A real-life illustration of our blog’s message appeared on September 8, 2015 when newswires reported the story of a “Muslim flight attendant for ExpressJet who says she was wrongly suspended from her job...because she refused to alcohol to passengers, citing her religious beliefs.”
A review of the details (link to the full USA Today article appears at the end of this blog) shows that ExpressJet started off on the right track: after flight attendant Charee Stanley had converted to Islam and learned that her faith prohibited the handling/consumption of alcohol, Stanley approached ExpressJet management on June 1 to request religious accommodation.
ExpressJet accommodated Stanley's request by having the employee work out an arrangement with her fellow flight attendants. This well-meaning support dovetails nicely with advisories published on the EEOC’s website which states in part (underlining added): “The law requires an employer or other covered entity to reasonably accommodate an employee's religious beliefs or practices... [e]xamples of some common religious accommodations include...modifications to workplace policies or practices.” So far, so good…diversity upheld.
On August 2, the article continues, a fellow ExpressJet employee filed a complaint that Stanley was not fulfilling her duties.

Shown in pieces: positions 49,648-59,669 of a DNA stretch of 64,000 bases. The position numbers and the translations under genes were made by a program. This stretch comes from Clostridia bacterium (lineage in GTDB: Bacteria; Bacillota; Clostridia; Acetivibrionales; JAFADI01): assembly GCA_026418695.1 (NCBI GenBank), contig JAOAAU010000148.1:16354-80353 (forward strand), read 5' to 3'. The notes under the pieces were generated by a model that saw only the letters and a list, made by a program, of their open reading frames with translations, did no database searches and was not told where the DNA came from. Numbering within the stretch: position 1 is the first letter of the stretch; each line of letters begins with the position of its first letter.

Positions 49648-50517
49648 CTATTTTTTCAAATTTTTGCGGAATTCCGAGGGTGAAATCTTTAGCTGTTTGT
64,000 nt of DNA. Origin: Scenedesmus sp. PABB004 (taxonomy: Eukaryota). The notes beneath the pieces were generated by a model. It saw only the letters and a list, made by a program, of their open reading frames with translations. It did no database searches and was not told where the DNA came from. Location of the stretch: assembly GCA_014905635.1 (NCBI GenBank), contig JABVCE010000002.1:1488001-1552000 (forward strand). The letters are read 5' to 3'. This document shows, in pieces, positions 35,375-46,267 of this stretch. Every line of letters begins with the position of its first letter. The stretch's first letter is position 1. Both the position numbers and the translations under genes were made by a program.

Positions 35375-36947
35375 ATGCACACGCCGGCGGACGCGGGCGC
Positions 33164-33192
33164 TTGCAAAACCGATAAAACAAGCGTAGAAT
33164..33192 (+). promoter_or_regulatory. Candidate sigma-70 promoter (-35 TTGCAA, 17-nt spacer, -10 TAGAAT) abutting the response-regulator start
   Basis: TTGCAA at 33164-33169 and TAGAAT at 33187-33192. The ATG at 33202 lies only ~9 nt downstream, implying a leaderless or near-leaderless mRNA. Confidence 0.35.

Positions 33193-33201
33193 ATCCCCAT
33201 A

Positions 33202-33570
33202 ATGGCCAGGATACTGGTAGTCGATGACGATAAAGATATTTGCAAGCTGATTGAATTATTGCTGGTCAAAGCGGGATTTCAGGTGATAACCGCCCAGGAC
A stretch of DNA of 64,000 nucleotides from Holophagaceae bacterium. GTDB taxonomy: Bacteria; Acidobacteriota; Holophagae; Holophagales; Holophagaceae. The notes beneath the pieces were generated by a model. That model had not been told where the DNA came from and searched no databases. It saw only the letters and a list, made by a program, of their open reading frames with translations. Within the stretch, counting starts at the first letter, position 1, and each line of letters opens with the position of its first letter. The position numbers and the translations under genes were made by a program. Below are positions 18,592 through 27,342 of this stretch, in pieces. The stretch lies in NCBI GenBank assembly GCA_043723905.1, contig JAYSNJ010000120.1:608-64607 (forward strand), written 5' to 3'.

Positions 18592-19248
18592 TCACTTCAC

On August 25, ExpressJet responded by revoking the religious accommodation and suspending Stanley.
Such actions appear to severely dilute ExpressJet’s diversity and accommodation efforts, all the more given certain remarks in the fellow employee’s complaint, i.e., that Stanley had a “book with ‘foreign writings’ and wore a head scarf." These comments imply a lack of understanding on the part of this fellow employee that could have been remedied by education.
Our earlier blog post observed, “Inclusion is creating a work environment where every employee feels they are safe, can contribute and can succeed.” Did ExpressJet add inclusion to its diversity efforts by educating the fellow employee about “foreign writings” and “head scarfs” before deciding to revoke Stanley’s religious accommodation and suspending her? To be fair, if ExpressJet did attempt to so educate the fellow employee, the article doesn’t say so.
But a clue lies in the formulaic press statement made by ExpressJet spokesperson which – to our earlier blog’s point – takes into account only half of the equation (diversity) and omits its essential companion (inclusion). As reported in the news article, ExpressJet spokesperson Jarek Beem told CBS: “We are an equal opportunity employer with a long history of diversity in our workforce." That’s good to hear, but we don’t see the word “inclusion” in the spokesperson’s statement…do you?
Pioneering psychologist Carl Jung said, "You are what you do, not what you say you do." When we do diversity and inclusion as two halves of the same coin - not separately and not just in words - then we all prosper and succeed...employees and employers alike.
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Regards, PhoenixHR LLC
Click here to read the USA Today news article cited in this blog.
Related: Is Diversity Destroying Your Company?
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